Gargoyles are stone waterspouts that direct water away from the roofs of large buildings such as cathedrals. They were often intricately carved into the forms of animals, real or legendary, as symbols. On cathedrals, these were often symbolic of the seven deadly sins.
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Barcelona Cathedral has this marvellous goat gargoyle. Like many of the animals featured here it had a duality of nature in the eyes of medieval Christians. On one side they were thought to be Christ-like because of their ability to find food on steep mountainsides and nourish themselves from almost nothing (the Feeding of the Five Thousand springs immediately to mind as a parallel). On the other hand they were seen as venal creatures and were often perceived to be a symbol of lust – yet another one of those seven deadly sins. Plus, of course, which animal would you most naturally associate with Satan?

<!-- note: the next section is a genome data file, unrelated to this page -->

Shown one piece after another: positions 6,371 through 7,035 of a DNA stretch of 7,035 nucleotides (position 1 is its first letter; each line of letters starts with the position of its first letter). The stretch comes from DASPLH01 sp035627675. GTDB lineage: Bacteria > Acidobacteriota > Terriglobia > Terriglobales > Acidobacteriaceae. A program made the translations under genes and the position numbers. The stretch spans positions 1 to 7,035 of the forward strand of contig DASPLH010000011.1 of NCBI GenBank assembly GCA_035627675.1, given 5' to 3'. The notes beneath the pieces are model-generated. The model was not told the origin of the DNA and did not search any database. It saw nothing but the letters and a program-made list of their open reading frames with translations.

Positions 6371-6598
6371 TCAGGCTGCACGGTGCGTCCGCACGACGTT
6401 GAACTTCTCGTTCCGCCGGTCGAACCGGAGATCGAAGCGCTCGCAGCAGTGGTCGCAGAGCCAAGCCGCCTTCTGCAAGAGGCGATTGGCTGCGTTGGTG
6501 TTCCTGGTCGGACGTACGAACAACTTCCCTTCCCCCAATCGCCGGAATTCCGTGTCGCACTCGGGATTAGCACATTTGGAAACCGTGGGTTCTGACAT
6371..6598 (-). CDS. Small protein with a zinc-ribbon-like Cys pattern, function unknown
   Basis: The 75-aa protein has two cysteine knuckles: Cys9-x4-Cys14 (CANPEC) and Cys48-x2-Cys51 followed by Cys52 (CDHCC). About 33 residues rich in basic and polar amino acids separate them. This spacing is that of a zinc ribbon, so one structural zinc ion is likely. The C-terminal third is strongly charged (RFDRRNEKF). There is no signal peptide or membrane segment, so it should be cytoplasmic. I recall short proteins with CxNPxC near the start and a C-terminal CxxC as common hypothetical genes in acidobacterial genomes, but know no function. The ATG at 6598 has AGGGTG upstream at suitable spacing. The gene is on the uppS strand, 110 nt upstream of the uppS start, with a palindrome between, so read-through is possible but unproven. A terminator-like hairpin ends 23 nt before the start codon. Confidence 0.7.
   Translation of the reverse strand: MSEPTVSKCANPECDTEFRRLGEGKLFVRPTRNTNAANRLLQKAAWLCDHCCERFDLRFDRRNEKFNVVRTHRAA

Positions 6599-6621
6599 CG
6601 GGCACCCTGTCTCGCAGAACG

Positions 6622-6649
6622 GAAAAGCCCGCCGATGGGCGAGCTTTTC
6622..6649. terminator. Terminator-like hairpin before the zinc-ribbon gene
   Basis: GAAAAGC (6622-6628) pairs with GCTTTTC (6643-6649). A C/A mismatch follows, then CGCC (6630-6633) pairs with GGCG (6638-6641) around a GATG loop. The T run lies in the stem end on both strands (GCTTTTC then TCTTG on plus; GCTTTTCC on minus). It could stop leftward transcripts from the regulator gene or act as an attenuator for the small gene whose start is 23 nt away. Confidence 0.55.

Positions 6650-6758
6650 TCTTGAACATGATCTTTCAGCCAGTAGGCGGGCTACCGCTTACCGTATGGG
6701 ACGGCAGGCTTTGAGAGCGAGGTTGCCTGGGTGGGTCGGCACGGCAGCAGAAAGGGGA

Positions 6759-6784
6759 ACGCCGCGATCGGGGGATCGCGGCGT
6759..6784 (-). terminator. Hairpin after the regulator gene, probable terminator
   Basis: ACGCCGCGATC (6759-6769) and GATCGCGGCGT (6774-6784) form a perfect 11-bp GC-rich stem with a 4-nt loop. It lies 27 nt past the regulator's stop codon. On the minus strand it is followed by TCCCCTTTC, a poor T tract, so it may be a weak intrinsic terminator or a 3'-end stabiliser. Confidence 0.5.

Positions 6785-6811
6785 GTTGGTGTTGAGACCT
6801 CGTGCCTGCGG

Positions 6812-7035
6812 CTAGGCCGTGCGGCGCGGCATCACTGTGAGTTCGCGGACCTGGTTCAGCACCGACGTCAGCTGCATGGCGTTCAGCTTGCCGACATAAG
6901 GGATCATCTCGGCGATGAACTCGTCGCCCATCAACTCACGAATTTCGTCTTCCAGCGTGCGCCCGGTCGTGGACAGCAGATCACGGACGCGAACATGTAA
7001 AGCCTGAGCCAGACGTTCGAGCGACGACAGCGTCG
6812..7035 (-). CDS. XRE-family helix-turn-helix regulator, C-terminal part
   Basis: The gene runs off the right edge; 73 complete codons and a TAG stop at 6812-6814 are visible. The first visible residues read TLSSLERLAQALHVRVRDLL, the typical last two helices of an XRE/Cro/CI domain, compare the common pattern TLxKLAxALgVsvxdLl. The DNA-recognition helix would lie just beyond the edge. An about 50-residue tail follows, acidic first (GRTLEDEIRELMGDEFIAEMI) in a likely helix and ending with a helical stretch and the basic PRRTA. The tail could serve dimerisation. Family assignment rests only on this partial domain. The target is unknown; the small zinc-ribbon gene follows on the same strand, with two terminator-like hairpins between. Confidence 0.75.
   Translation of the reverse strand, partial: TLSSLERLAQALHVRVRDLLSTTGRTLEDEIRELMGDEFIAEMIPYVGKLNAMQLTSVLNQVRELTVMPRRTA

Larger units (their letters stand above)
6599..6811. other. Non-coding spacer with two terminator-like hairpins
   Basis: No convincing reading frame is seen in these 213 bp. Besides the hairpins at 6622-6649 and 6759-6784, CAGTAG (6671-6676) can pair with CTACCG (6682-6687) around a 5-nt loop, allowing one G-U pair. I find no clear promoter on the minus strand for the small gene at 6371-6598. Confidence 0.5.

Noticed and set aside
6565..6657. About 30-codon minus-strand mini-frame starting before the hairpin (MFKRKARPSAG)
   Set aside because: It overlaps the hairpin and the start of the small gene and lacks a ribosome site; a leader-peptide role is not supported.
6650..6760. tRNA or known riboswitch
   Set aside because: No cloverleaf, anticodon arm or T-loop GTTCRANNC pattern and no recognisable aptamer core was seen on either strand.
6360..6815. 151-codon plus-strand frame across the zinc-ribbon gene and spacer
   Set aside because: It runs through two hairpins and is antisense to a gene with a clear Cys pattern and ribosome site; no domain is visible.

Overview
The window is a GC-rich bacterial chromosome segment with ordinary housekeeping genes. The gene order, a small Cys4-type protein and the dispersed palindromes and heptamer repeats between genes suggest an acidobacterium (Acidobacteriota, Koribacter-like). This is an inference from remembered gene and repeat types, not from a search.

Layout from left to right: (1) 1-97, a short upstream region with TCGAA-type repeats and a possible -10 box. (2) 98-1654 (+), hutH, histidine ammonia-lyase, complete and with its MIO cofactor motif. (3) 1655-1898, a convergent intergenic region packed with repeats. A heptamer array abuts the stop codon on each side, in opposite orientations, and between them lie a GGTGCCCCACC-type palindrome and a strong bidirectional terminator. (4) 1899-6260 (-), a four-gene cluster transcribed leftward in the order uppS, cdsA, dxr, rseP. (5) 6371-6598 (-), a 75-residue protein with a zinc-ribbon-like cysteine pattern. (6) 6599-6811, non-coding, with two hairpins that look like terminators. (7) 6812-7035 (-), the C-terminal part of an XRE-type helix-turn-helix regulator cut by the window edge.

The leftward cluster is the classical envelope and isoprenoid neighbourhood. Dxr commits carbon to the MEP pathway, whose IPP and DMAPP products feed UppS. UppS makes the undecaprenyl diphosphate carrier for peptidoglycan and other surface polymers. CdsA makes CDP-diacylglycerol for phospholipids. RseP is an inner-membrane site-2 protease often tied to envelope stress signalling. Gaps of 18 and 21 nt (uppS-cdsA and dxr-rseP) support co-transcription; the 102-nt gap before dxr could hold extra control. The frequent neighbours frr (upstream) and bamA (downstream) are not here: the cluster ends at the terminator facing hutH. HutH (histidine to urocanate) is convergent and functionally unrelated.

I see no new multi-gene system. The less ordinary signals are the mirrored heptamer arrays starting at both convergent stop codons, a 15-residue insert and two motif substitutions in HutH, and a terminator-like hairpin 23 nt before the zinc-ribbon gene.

But gargoyles also took the forms of chimeras, dragons, and other fantastical creatures that served as a warning to those who saw them. And yes, medieval gargoyles were also carved in the forms of people, often those who were being punished for their sins. See a roundup of gargoyles and their meanings at Kuriositas.
(Image credit: Flickr user Son of Groucho)